Man, through original sin, became a debtor to the extent of everlasting death. Such was the original debt, and so long as it remains unpaid, the devil, a remorseless creditor, exacts usury thereon, daily urging us to the commission of fresh sin, that being the punishment of the first sin; and, so long as the punishment of those sins is deferred, the interest is added to the principal. Thus, the longer the sinner lives, the more the debt increases. Christ, then, that kindest of masters, not only remits, through his grace, the original sin, which may be called the original debt, but he even frees from the usury; that is, from the actual sins added thereto, and from the iniquity of so severe an exactor. This was foretold by Isaias when he said, “for the yoke of their burden, and the rod of their shoulders, and the scepter of their oppressor thou hast overcome.” “And their name shall he honorable in his sight.” The word “and” is to be read as “because;” for the meaning is, God has such love for man, because the very name of the poor is honorable in the sight of God; and by their “name” we are to understand men created to God’s image. For, though man became very wretched and despicable through sin, still, human nature and man’s name is not vile before God, nor does he despise his own image. And, in truth, the Incarnation of the Son of God is a manifest proof how precious is human nature in his sight, a consideration that should move all mankind to love him, when they see themselves so dealt with, beyond their merits far and away.
Psa 72:15 And he shall live, and to him shall be given of the gold of Arabia, for him they shall always adore: they shall bless him all the day.
Having alluded to Christ’s death in the preceding verse, which was the redemption and a propitiation for our sins, he now thinks proper to allude to his resurrection, and his life eternal; and, therefore, he says, and “he shall live;” that is, after he shall have redeemed them by his death, he shall live again. “And to him shall be given of the gold of Arabia;” he shall be worshipped with most costly presents; “for him they shall always adore;” those that shall have been redeemed by him will adore the true God according to his own rite, doctrine, and institution, to the end of the world. “They shall bless him all the day;” constantly praise and glorify him.
Psa 72:16 And there shall be a firmament on the earth on the tops of mountains, above Libanus shall the fruit thereof be exalted: and they of the city shall flourish like the grass of the earth.
He now describes the fruit of the Apostle’s preaching after Christ’s resurrection and ascension. The word “firmament,” however, requires some notice previous to an explanation of the text. It means such a supply of corn, oil, and other necessaries as may supply a family; but here it is to be understood in a spiritual sense, and means an abundance of spiritual graces, as may be inferred from the words, “and they of the city shall flourish like the grass of the earth,” where the metaphor contained in the preceding words is explained. The meaning of the passage, then, obscure enough as it is, seems to be, “There shall be a firmament on the earth;” an abundance of spiritual food, the word of God; “on the tops of the mountains;” in places naturally barren; for it is in the valleys, and not on the tops of mountains, that corn usually abounds. “The fruit thereof shall be exalted;” the fruit of such corn, when sown, shall increase and multiply “above Libanus.” The fruit of this seed so committed to the earth will rise higher than the cedars of Libanus, the tallest in the world; “and they of the city shall flourish like the grass of the earth,” and such fruit will not consist in mere ears of corn, but in the crowd of believers; for, out of the city of God, Jerusalem, of which Isaias, chap. 2, says, “From Sion will go forth a law, and the word of the Lord from Jerusalem;” and the believers will flourish, and be multiplied in such numbers as to resemble the growth of the grass on the land. And that such was the case St. Luke tells us, Acts 6, where he says, “And the word of God increased, and the number of believers was greatly multiplied.”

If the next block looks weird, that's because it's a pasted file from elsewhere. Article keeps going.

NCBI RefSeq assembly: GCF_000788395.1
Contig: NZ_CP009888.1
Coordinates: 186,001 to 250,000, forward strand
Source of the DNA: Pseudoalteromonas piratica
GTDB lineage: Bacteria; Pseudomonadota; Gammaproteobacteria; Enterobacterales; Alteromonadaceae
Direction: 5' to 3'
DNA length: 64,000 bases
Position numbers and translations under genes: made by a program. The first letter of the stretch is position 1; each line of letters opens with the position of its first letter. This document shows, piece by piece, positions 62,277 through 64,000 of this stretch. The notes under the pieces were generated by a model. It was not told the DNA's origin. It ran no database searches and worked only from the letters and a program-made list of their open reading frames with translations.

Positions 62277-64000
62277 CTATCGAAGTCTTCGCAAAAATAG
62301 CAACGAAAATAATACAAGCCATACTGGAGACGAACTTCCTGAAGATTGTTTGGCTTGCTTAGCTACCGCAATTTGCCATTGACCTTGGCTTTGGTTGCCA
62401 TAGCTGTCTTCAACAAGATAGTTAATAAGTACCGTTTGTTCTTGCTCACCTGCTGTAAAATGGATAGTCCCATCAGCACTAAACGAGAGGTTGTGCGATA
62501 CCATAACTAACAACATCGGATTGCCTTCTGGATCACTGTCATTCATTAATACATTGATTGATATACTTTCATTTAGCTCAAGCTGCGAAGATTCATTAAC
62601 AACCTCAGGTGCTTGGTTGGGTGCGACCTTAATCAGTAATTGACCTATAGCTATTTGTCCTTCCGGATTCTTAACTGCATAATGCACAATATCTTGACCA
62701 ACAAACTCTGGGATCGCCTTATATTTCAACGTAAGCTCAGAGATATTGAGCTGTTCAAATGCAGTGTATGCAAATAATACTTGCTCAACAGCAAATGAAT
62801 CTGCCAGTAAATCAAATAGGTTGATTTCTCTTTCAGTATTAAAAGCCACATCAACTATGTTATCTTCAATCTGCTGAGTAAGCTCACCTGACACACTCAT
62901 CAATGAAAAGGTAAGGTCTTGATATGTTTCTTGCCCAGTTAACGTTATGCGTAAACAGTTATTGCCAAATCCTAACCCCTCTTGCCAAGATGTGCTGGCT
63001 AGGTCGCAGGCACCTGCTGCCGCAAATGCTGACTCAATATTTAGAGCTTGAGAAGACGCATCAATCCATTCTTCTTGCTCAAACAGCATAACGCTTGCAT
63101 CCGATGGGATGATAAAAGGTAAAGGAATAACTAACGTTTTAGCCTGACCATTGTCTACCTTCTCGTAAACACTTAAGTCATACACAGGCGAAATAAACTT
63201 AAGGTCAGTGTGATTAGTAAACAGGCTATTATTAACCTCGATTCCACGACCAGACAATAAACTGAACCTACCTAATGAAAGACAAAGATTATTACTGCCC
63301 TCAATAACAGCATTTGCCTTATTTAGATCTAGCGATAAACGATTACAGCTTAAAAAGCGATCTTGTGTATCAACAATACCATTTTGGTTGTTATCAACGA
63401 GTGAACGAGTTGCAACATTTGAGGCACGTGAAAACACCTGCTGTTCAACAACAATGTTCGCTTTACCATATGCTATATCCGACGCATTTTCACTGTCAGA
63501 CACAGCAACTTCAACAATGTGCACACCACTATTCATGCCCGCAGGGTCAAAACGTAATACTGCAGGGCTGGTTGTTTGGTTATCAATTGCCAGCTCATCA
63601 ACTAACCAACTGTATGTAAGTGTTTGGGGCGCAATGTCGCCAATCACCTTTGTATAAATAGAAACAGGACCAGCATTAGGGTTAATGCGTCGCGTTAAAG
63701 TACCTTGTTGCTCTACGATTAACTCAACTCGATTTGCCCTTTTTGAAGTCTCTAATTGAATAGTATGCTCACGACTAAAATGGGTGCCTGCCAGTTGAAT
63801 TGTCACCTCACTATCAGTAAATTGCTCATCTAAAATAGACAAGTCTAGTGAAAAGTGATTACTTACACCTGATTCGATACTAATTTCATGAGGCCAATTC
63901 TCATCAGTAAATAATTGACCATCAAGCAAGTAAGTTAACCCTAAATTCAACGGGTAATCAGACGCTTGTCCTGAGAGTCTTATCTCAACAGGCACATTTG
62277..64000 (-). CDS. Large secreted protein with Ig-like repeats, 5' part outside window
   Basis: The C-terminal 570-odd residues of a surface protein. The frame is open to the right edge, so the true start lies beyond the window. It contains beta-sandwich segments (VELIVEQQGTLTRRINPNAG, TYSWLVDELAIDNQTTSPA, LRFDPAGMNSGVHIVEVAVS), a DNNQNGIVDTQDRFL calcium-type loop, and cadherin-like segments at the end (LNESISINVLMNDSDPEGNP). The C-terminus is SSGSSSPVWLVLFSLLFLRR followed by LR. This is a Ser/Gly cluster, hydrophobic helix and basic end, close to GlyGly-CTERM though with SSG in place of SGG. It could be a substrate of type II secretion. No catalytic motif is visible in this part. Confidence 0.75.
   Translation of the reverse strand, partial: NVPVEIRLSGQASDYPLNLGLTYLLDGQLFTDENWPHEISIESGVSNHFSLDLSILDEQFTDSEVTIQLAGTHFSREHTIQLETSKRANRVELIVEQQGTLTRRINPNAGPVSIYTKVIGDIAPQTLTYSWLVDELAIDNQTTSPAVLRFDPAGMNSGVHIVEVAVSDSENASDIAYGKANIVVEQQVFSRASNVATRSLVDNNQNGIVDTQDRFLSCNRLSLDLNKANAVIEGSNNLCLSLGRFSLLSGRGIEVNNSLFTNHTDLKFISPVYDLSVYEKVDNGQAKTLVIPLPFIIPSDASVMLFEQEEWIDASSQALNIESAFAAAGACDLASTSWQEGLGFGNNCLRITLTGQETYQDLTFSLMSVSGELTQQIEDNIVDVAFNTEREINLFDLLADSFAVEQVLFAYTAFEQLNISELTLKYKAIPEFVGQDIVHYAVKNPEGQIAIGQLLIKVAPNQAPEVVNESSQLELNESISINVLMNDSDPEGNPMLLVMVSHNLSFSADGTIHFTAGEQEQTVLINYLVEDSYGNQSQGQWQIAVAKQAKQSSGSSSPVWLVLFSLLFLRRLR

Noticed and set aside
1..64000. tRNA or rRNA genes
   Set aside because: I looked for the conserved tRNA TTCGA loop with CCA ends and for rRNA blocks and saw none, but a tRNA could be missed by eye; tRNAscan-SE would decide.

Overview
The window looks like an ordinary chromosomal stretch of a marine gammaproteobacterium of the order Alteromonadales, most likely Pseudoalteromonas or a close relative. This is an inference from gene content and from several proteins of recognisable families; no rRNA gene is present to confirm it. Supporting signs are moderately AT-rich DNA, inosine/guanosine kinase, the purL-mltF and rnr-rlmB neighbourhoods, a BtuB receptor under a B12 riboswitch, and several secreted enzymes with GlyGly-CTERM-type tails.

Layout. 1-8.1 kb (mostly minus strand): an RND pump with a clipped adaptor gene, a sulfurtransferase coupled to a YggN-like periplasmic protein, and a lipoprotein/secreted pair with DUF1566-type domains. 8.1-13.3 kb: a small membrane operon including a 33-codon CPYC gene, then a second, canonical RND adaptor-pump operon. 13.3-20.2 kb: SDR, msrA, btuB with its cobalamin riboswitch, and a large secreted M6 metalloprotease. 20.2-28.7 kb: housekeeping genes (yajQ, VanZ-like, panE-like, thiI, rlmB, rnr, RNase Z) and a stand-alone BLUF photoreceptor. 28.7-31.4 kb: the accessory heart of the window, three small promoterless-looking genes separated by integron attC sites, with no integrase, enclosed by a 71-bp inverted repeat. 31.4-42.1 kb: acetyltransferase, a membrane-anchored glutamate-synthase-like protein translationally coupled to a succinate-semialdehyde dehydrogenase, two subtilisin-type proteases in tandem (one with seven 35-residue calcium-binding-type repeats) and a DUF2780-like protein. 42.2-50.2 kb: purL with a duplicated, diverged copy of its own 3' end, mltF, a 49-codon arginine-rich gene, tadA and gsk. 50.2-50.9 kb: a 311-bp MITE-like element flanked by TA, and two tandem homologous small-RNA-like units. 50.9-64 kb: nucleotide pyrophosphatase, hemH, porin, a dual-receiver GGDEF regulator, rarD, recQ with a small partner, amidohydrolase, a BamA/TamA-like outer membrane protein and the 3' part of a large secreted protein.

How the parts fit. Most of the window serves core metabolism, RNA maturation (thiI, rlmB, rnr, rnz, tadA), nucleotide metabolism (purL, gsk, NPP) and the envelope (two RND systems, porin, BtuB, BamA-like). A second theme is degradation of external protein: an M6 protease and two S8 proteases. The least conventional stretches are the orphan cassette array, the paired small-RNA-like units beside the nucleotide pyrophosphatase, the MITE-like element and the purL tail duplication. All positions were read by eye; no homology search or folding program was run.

Psa 72:17 Let his name be blessed for evermore: his name continueth before the sun. And in him shall all the tribes of the earth be blessed: all nations shall magnify him.
The prophet concludes the Psalm with prayer and praise of the future Messias. “Let his name be blessed forevermore.” Let Christ’s name be blessed by all, everywhere and at all times. “His name continueth before the sun;” will continue as long as the sun exists. His persecutors may endeavor to extinguish that name, but they never will succeed. “And in him shall all the tribes of the earth be blessed;” words taken from Genesis 22. “And in thy seed shall the nations of the earth be blessed;” and explained by the Apostle, in Gal. 3, “He saith not And to his seeds, as of many, but as of one, And to thy seed, who is Christ;” all nations, then, will be blessed by Christ, who is God; that is to say, nobody will be blessed but through Christ, and in him will be blessed as many as shall have been regenerated, and persevered in him. To them will be said on the judgment day, “Come, you blessed of my Father, possess the kingdom prepared for you from the beginning of the world,” That benediction, then, is justification and adoption of children, through Christ. And, as all the tribes of the earth shall be blessed in him, so, on the other hand, “all nations shall magnify him;” will praise and glorify him.
Psa 72:18 Blessed be the Lord, the God of Israel, who alone doth wonderful things.
Such is the praise in which all nations will magnify him, for they will acknowledge and proclaim that the wonders Christ did in justifying the wicked, rescuing them from the power of darkness, and transferring them to his own kingdom could have been done but by him alone.
Psa 72:19 And blessed be the name of his majesty for ever: and the whole earth shall be filled with his majesty. So be it. So be it.
“And blessed be the name of his majesty forever: and the whole earth shall be filled with his majesty. So be it. So be it.” The prophet ultimately wishes, that the name of the Divine Majesty may be blessed to all eternity by all, not only in heaven, where he is constantly blessed by the Angels, but also on earth, so that all the earth may be filled with the glory of the Lord; and that all men may acknowledge and praise the Lord; and he concludes with great affection, by repeating: So be it. So be it.
Psa 72:20 The praises of David, the son of Jesse, are ended.
This final statement is not proper to Psalm 72 but is a notation marking the end of “Book II” of the Psalter (e.g., Pss 42-72).